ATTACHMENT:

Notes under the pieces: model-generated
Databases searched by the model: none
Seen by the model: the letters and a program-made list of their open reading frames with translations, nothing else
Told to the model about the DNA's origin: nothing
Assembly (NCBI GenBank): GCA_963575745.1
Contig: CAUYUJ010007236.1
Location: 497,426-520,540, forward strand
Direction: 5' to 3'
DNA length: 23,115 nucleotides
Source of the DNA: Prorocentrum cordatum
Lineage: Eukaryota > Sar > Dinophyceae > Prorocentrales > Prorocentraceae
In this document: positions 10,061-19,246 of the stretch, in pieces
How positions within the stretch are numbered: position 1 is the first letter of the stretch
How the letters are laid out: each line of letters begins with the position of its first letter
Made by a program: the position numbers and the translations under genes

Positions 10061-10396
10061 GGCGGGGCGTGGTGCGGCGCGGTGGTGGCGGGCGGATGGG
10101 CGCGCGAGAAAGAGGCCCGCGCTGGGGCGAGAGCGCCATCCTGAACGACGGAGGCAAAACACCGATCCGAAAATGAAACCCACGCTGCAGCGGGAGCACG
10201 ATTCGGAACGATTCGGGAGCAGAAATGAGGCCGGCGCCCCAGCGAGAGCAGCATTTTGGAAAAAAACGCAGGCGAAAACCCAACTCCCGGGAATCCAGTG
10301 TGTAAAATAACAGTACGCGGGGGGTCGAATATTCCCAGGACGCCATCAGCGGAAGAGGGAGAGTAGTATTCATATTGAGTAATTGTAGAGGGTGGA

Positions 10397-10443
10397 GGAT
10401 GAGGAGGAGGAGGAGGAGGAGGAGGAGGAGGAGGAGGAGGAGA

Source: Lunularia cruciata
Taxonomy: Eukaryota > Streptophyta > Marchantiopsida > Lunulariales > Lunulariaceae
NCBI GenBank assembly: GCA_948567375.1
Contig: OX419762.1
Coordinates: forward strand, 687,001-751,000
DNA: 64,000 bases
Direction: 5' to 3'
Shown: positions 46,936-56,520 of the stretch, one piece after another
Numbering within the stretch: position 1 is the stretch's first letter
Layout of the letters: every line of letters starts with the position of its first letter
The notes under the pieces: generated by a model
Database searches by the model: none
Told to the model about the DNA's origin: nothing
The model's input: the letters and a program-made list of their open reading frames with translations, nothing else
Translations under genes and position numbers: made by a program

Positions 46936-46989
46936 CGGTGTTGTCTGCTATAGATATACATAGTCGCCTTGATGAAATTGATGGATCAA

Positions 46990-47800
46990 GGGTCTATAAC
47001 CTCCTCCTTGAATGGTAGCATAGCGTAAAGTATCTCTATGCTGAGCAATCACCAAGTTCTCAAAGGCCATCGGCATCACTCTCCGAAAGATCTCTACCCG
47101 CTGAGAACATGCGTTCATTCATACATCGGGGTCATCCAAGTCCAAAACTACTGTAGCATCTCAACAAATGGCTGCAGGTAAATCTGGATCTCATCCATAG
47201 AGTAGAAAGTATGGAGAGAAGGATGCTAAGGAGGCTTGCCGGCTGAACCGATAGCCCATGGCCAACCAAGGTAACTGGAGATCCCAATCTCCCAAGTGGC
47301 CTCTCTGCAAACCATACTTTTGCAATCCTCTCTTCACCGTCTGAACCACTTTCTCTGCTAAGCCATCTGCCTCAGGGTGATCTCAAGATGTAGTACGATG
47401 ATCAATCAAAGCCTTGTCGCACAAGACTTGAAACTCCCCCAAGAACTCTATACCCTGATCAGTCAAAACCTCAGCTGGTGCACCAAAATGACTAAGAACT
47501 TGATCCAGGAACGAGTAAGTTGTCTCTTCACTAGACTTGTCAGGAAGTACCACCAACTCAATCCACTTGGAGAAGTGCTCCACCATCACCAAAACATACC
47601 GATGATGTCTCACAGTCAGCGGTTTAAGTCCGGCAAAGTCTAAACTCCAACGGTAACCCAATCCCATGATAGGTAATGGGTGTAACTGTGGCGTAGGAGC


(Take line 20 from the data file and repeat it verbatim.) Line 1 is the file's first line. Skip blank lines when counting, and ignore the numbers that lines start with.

10301 TGTAAAATAACAGTACGCGGGGGGTCGAATATTCCCAGGACGCCATCAGCGGAAGAGGGAGAGTAGTATTCATATTGAGTAATTGTAGAGGGTGGA